In August, the Presbyterian Publishing Corporation published David Griffin's book, The Christian Faith and the Truth Behind 9/11. I read the book and I urge others to read it. In my opinion, it is well written, scholarly, and makes some important challenges that should be addressed. His basic thesis is that the 9/11 Commission Report is flawed and questions behind what happened on 9/11 remain unanswered.
The point of this post is not the book itself. I am concerned about the possibility of censorship. The publishers offered their rationale for publishing the book and you can still order it. Pressure from the right has caused the publishers to distance themselves from the book. Christianity Today included these quotes from Kenneth Godshall, the board chair:
The CT article states:
Kenneth Godshall, chair of the board, explained the decision in a November 11 press release, in which he said the theological reflections of author David Ray Griffin are "helpful and timely," but that the "conspiracy theory is spurious and based on questionable research."
Quoting Godshall further:
"We believe that the research he produced is primarily taken from other Internet conspiracy theorists, and the author and our own editors did not take the time to consult other information that debunks 9/11 conspiracy theories," Godshall told CT.
This is quite different from the description of the book on the PPC website:
Probing disturbing questions that beg for a response from the Christian community, distinguished scholar of religion and popular writer David Ray Griffin provides a hard-hitting analysis of the official accounts of the events of September 11, 2001. A tireless investigator, Griffin has sorted through enormous amounts of government and independent data and brought to the surface some very unsettling inconsistencies about what really happened.
So what happened? If Godshall's comments are accurate, why didn't they check that out prior to publishing the book? Does Godshall normally publish books that take research primarily from the Internet? Or is there another reason for Godshall's apparent change of mind regarding Griffin's scholarship?
I think it is good old fashioned pressure from the religious and political right. Enter our saviors:
Jim Berkely (why he gets so much press is beyond me) of the IRD, who is quoted in the CT article:
No one in my congregation has said that. When the right sings apparently all are supposed to dance. I commend the PPC for publishing the book and I am pleased they are still promoting and selling it. I do not commend them for "distancing themselves" from the book. The distancing has nothing to do with Griffin's scholarship, but everything to do with censorship.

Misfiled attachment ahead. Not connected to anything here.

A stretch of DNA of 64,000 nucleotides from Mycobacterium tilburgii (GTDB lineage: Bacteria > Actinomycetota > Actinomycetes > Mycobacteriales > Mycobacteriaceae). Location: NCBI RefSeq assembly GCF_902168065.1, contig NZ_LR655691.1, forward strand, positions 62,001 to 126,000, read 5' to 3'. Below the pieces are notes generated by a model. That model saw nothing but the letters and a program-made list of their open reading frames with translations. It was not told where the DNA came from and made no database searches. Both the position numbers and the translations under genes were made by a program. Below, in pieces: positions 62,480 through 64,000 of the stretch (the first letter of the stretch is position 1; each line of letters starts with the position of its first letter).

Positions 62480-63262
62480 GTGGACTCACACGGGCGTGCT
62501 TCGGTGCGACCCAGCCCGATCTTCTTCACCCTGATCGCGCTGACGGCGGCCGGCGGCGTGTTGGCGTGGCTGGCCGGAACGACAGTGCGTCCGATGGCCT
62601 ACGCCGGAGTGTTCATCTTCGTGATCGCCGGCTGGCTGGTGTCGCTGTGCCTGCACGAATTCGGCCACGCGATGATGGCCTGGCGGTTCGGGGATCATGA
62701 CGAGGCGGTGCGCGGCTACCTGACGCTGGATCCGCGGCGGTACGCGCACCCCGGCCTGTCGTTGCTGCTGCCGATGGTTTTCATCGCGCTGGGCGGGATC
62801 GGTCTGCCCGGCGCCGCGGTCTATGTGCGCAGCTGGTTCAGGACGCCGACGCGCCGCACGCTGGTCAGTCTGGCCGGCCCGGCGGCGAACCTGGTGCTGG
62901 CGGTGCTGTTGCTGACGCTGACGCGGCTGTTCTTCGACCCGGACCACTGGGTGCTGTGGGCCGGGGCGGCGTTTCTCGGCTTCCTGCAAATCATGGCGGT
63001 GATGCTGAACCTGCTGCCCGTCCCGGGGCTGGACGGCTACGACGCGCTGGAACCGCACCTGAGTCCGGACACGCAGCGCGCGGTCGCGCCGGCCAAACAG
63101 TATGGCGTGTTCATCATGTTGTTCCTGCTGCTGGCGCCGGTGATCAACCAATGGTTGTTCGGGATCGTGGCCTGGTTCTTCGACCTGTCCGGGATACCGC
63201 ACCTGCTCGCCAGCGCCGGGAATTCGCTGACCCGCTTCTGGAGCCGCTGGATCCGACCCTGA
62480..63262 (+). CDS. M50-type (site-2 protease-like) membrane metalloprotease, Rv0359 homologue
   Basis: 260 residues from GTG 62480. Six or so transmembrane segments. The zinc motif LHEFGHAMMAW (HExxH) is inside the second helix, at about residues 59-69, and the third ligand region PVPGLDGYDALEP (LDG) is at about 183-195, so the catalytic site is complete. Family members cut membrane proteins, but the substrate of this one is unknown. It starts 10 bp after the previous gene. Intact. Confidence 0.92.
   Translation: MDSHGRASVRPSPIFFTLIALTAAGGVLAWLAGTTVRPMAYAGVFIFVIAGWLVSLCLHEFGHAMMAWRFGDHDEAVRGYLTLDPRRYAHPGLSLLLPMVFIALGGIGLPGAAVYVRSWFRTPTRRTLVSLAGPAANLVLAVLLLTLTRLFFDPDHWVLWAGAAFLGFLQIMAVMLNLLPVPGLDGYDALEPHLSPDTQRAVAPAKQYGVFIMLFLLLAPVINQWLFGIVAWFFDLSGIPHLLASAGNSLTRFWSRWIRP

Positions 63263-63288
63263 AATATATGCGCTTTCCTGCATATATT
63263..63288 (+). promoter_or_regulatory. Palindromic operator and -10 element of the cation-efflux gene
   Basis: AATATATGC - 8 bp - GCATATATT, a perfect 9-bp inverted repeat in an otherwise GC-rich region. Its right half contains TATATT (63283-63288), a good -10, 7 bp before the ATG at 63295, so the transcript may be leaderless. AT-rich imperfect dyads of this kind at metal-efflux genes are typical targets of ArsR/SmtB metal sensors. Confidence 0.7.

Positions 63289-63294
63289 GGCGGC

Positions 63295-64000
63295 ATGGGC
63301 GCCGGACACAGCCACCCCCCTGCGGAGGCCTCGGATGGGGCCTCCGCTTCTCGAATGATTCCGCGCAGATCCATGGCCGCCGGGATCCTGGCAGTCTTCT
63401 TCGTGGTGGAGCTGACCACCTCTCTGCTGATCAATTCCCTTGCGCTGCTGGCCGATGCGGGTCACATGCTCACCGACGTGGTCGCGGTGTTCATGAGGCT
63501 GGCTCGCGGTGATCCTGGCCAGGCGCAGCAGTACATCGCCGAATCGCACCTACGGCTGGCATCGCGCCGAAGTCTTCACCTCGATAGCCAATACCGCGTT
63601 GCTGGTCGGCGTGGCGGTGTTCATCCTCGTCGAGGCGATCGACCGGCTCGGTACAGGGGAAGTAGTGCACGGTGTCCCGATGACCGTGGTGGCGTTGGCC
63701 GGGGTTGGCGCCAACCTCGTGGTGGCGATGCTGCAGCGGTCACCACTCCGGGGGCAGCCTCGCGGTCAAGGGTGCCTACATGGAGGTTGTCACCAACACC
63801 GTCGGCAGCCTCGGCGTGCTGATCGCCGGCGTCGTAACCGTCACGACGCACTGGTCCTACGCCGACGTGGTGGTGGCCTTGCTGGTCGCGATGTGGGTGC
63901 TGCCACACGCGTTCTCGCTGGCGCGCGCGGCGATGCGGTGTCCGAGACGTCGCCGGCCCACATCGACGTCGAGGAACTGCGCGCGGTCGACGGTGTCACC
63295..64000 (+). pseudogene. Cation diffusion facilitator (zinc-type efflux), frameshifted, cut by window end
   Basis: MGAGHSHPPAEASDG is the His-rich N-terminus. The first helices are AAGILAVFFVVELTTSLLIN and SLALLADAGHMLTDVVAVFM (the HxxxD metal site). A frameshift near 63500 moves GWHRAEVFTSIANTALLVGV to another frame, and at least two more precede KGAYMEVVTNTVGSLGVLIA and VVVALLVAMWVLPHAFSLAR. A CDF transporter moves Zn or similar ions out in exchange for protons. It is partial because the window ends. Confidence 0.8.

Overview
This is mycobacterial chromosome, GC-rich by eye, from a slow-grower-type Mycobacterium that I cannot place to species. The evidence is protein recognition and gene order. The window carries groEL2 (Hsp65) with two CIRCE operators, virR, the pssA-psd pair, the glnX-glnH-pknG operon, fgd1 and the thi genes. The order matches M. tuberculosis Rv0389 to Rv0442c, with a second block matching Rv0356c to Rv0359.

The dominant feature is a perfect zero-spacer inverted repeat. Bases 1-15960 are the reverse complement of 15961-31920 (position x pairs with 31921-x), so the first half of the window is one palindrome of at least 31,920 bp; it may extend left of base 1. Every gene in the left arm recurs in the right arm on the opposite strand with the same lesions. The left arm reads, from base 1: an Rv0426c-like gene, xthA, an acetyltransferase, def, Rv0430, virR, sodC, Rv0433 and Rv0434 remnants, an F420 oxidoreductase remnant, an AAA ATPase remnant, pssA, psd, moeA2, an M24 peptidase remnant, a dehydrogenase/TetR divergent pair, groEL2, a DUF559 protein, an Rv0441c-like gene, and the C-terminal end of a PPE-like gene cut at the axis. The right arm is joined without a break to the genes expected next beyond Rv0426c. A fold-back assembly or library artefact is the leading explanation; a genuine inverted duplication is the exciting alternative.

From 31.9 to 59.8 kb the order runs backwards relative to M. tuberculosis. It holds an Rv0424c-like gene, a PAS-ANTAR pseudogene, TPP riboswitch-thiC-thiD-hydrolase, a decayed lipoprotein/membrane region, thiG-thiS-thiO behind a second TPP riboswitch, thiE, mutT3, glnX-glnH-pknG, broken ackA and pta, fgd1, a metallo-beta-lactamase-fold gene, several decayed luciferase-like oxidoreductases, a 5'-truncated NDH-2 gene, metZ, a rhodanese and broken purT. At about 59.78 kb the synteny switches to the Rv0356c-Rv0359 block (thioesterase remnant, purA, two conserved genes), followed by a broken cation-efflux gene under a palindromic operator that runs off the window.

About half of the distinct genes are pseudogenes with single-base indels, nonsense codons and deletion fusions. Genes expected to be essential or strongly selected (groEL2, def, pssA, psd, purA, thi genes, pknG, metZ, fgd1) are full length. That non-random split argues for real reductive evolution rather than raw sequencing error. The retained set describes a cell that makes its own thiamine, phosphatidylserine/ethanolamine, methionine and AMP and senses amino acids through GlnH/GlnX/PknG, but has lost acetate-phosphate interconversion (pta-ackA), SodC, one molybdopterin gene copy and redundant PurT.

James Berkley, the director of Presbyterian Action for Faith and Freedom, commended the decision by the PPC board of directors to correct what he called a mistake by the editors. He said the image of Presbyterians was damaged when the book was released.
"I know that this book has hit the national and secular press so Presbyterians everywhere got painted with the same brush as Griffin," Berkley said. "I know that pastors have had people in their congregations say, 'What is going on with our denomination?'"
Check out Berkley's blog entry, What's a Responsible Presbyterian to Do? Here is a paragraph:
Two times lately, the Presbyterian Publishing Corporation (PPC) has released books that embarrass Presbyterians and propound theology in contradiction to our Reformed convictions: in July, Christian Faith and the Truth behind 9/11 by David Ray Griffin, and in November, Why Christianity Happened, by James G. Crossley. The publishing house’s board of directors actually repudiated Griffin’s 9/11 book, but kept right on selling it.My concern is not with Berkley and the IRD trying to flex their muscles. My beef is the wimpishness of the PPC for giving in to these tactics. Why is it important not to give in to censorship? Because, once censors succeed, they keep at it. It isn't enough for Berkley and the right to try to stop the publishing of Griffin's book. He is after other books too.
Thus, I’ve heard many people ask that if the PPC keeps acting in independent and harmful ways, why don’t we figure out a means to disassociate the PPC from the Presbyterian Church (USA)? “Why not cut the ties and end the embarrassment?” they wonder. That’s a good question, and it’s worth thoughtful consideration.
He mentioned on his blog: Why Christianity Happened? by James G. Crossley also "embarrasses" Presbyterians. I haven't read that book yet. I guess I will buy it.
Berkley and his ilk will keep at it. We need to keep at it as well. Perhaps one strategy is to buy and promote every book Berkley wants to censor and to write a letter to the PPC thanking them for publishing solid, challenging scholarship. The right wants to control what you read based on their ideology. Don't let them get away with it.